Let's examine how well the world of publishing is coping with the current situation.  Bookstores are closing, profits are shrinking, publishers refuse to look at new delivery platforms, and sales are in decline.  Yet still I see unpublished authors bleating on about how a publisher is not a real publisher if he is not putting his hand into his own pocket and paying the author hundreds or thousands or even hundreds of thousands of pounds before a solitary sale has been made. Cuckoo!

Business cannot run this way any longer. In fact I don’t know of many other businesses which allow such a model to operate.  Do you think Tesco or Wal-Mart would let you walk away with all their stock on the basis that one day you may be able to pay the bill?

Until we see a paradigm shift in thinking in both authors and publishers it may be that we have to face the fact that many established companies are going to collapse never to rise. Authors, I appreciate you think your work is the best thing since sliced bread, that’s what I think with every novel I complete, but the truth is you are only as good as your sales and that is all the reward you deserve.  It is the only sustainable business model, like it or not.  Yes, there will always be exceptions and bidding wars.  Good luck to the companies which want to get involved in that particular strand of madness.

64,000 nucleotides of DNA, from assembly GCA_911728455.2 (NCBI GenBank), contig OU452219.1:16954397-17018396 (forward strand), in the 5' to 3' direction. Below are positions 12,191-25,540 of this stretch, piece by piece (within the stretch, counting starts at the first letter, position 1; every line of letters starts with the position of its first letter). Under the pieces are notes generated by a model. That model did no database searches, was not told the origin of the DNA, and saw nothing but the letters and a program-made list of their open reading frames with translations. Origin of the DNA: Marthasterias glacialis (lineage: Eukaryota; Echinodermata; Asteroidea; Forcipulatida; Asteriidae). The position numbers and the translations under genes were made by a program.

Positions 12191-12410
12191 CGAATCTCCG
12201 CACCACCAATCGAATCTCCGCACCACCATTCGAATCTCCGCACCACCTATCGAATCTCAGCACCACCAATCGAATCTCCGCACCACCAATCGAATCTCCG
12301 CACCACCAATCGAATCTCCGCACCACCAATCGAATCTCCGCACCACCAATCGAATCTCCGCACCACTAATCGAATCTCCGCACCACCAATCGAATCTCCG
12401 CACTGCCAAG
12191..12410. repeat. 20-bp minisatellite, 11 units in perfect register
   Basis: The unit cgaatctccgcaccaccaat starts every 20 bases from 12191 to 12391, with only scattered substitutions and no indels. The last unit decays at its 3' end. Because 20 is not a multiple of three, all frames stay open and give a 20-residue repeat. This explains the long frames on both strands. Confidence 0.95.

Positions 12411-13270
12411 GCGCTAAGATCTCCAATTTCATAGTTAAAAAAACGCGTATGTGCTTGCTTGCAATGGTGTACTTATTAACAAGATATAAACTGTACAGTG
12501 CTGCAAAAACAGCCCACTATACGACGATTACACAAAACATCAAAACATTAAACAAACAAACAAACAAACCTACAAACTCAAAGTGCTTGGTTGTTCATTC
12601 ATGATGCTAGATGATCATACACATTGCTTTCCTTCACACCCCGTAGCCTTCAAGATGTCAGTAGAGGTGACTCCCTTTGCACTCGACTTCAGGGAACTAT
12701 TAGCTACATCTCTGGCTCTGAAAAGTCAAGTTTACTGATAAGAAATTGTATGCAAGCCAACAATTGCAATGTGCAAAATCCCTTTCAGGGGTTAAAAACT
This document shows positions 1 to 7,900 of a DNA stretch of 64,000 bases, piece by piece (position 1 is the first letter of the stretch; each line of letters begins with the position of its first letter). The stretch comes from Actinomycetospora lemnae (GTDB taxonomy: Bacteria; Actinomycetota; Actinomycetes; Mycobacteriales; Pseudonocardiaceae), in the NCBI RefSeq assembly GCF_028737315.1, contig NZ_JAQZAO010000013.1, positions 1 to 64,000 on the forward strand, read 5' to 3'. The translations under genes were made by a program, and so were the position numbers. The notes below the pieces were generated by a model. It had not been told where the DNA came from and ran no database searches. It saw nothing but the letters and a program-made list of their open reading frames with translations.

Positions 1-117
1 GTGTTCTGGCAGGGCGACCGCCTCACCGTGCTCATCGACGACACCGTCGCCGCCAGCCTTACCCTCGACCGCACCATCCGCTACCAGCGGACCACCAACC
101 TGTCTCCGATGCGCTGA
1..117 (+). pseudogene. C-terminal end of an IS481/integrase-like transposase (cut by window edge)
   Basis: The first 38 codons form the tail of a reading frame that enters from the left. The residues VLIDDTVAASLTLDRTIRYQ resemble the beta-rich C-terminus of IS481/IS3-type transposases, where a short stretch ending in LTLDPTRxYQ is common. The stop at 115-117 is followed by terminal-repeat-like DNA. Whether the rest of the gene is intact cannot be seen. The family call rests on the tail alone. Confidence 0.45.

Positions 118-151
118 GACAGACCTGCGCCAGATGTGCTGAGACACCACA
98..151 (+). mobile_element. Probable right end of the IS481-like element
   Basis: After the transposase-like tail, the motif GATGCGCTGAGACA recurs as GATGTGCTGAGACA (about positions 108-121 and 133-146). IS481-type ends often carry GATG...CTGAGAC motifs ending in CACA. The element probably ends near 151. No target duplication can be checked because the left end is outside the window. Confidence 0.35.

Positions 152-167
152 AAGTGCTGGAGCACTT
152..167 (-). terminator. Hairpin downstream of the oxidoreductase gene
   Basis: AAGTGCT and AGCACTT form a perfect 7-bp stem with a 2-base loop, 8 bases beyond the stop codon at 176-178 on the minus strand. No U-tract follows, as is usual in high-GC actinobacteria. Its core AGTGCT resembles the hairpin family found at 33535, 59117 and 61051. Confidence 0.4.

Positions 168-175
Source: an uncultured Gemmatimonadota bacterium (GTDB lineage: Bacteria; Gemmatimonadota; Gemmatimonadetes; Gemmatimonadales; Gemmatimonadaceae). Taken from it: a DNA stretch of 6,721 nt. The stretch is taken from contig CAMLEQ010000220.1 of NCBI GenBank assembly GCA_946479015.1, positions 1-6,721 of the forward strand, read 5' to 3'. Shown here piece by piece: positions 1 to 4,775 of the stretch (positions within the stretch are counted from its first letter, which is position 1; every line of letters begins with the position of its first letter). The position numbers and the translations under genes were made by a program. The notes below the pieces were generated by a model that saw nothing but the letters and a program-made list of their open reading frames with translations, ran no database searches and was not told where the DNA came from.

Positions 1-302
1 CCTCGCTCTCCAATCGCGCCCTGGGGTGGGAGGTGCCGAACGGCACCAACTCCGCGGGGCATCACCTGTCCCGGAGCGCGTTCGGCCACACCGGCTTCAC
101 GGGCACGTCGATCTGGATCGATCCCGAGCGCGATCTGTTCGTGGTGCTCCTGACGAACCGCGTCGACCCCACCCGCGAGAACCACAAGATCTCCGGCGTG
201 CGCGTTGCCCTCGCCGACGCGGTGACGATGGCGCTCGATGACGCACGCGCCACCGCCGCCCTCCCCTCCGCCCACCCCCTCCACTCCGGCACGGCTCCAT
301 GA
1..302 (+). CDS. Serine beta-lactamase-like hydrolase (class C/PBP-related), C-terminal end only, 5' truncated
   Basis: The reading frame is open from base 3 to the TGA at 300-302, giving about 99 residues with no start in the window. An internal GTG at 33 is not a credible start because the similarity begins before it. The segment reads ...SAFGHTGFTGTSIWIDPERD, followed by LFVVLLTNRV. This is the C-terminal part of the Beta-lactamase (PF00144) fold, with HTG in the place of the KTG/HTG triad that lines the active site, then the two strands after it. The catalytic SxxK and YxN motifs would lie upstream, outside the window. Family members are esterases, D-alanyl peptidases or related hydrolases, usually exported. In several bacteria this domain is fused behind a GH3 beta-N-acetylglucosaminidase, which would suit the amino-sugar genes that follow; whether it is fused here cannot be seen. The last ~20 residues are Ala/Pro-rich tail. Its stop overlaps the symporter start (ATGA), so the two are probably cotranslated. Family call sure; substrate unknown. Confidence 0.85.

Sunday, 1 February 2009

Will the real Samson please stand up

By Darren E Laws

Although Tripping has only been published as an eBook on one site for four weeks it has achieved an astonishing 318 downloads pushing it above many books from established publishers such as Hachette Book Group and Harper Collins among others.

What amazes me about this is the democratization of the Internet and how what really matters at the end of the day is a good story and not the size of the publishing house behind it.  The sheer amount of ‘Word of Mouth’ gained from these downloads alone is invaluable.

The publishing industry is still divided about the worth of eBooks and long may it remain so because while it dithers small company’s such as Caffeine Nights Publishing can take on larger publishers with a much more even footing.  If I was to publish Tripping at as many eBook stores as I could those figures could well be in the high thousands.  Guess what my next step is…